It's Friday night, and I've got a date with three pounds of lentils. They're on the stove, gobbling up water and roiling like a stormy sea. Every 60 seconds I fish a couple out, desperate to capture them on the cusp of tender and firm. I always make way too much food. But that's what you're supposed to do for a potluck, right?
I'm preparing for a BYO shindig tomorrow at William Burroughs' old house in Lawrence, Kansas. (Yes, that William Burroughs; the eccentric Beat writer chose to wind down his life in this progressive town.) The Burroughs house is today the private residence of Tom King, a chef, gardener, and writer, who is hosting the First Annual Summertime Salad Social for a group of friends (roughly the same group invited to two soup potlucks before this). There will be 24 salads in attendance, accompanied by the people who made them.
Lawrence, population 89,000, might be the potluckiest town in America. At least the majority of the fetes I've attended have been crowdsourced. Since moving to the area in the '90s, I've hauled dishes far and wide, happily without any spillage.
In the heartland, people have been pitching in to party since the early days, when community gatherings were held in churches and simply called a "hotdish," after the casseroles that dominated the spread. Though the nature of the events may have changed, the spirit remains the same. When it comes to potlucks, each contribution seems to reveal something personal about the cook, a bit of inner psyche that might otherwise stay hidden. Maybe that's why people either love or hate them. They're public displays of intimacy, a communal meal where your food will be eaten and discussed by friends and strangers alike.
The next day at the Burroughs house, with my humongous bowl in hand, I arrive early to watch the show unfold. In comes an artfully displayed niçoise, whose jovial guardian has opted for a casual pretossed presentation. There's a potato salad, dubbed "perfect" by its maker with neither conceit nor sarcasm. Over there is a fuchsia bowl of clementines, fennel, and greens, the colors swirling like the tattoos on the woman who's brought it. There's a gutsy guy who hit the farmers' market that morning and winged the spicy cucumber-slaw number. One couple even brings gazpacho—slyly named "liquid salad" to qualify. Maverick.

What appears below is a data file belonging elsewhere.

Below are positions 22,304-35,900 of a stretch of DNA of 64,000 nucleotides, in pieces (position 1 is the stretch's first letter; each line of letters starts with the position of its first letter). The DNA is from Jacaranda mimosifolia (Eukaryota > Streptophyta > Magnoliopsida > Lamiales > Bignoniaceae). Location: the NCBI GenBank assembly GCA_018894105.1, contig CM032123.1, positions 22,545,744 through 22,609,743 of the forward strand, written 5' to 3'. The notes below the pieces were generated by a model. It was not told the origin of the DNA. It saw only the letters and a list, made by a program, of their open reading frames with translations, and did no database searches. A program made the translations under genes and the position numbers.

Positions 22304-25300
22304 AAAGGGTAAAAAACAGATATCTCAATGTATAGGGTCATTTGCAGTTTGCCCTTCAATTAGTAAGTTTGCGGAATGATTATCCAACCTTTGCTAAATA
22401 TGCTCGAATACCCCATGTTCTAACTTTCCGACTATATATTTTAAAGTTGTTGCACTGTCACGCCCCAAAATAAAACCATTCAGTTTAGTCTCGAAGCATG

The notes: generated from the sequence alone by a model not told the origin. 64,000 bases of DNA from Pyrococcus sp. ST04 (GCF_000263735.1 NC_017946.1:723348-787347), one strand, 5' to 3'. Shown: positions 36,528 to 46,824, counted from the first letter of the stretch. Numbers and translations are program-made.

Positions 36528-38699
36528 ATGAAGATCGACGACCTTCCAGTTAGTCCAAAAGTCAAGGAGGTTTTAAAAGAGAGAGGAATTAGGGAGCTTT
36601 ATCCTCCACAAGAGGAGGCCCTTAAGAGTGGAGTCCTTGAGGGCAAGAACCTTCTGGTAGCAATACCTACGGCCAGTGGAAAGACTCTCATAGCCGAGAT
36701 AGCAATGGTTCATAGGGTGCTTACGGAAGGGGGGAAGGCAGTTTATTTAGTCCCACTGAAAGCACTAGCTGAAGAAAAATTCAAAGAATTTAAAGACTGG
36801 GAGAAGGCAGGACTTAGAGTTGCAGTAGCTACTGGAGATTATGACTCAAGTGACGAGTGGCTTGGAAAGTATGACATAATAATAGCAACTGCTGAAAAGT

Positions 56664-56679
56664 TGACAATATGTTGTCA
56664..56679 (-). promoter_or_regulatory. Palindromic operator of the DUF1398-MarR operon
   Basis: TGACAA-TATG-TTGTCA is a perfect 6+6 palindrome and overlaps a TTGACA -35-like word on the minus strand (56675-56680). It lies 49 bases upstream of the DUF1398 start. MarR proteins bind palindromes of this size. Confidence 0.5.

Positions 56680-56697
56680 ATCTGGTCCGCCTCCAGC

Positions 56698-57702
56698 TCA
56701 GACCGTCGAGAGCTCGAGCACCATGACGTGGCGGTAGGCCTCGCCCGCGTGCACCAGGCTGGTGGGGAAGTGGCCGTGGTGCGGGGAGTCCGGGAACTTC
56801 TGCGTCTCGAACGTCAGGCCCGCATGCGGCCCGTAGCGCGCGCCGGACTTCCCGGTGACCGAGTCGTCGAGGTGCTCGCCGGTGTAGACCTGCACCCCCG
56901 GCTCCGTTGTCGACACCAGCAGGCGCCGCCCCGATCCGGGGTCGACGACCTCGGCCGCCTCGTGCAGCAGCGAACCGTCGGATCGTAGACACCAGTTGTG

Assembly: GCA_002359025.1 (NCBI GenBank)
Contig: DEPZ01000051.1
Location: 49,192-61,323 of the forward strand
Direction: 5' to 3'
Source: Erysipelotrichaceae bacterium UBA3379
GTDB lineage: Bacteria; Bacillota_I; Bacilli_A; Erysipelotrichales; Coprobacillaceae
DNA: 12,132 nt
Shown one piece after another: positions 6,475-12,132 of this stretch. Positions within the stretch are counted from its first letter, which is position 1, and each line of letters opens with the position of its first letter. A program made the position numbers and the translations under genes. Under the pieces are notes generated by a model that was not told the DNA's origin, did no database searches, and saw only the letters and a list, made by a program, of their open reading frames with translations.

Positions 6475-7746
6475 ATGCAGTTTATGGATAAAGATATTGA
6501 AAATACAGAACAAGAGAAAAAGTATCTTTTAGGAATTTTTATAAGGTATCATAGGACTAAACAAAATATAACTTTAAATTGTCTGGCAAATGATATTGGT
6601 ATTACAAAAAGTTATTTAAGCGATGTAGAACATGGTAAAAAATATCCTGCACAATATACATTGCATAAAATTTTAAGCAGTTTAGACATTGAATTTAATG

While I serve myself, I do some math. If I divide the table into two rounds of 12 salads and take three bites from each, that's 72 forkfuls. At 20 seconds per, I'll have 24 minutes of eating, not including the time it takes to reload. And with one dish better than the next, everything demands revisiting.
I home in on the hulking platter of cooked and raw market vegetables drizzled with a sprightly pickled beet vinaigrette and scan the room. There's a pleasant buzz of chatter and clusters of folks balancing plates of multicolored confetti-like heaps. There are so many triumphs I don't know where to continue. Sue Ashline's gingery sweet potato salad studded with fresh tomatoes. And there's the fabulous summer succotash with fresh edamame swapped in for the lima beans. I spend a little time talking to Subarna Bhattachan, a chef from Nepal, about the way he used home-ground tahini to give his curried potato salad a toasty, nutty flavor. At the potlucks I've gone to in this town, I always walk away with a cooking tip like this.
Soon I'm discussing crunchy green beans and ripe, juicy peaches with a good friend. She's tweaked a magazine recipe to call her own, doctoring it with fresh oregano, and I'm sure it's better for it. She likes my lentil salad in return, thank goodness. And just when the guests seem to be settling down with their plates, in walks a chilled wheat berry pilaf spiked with jalapeños. Better make room.
Lawrence Farmers' Market
Between New Hampshire and Rhode Island streets on Ninth Street
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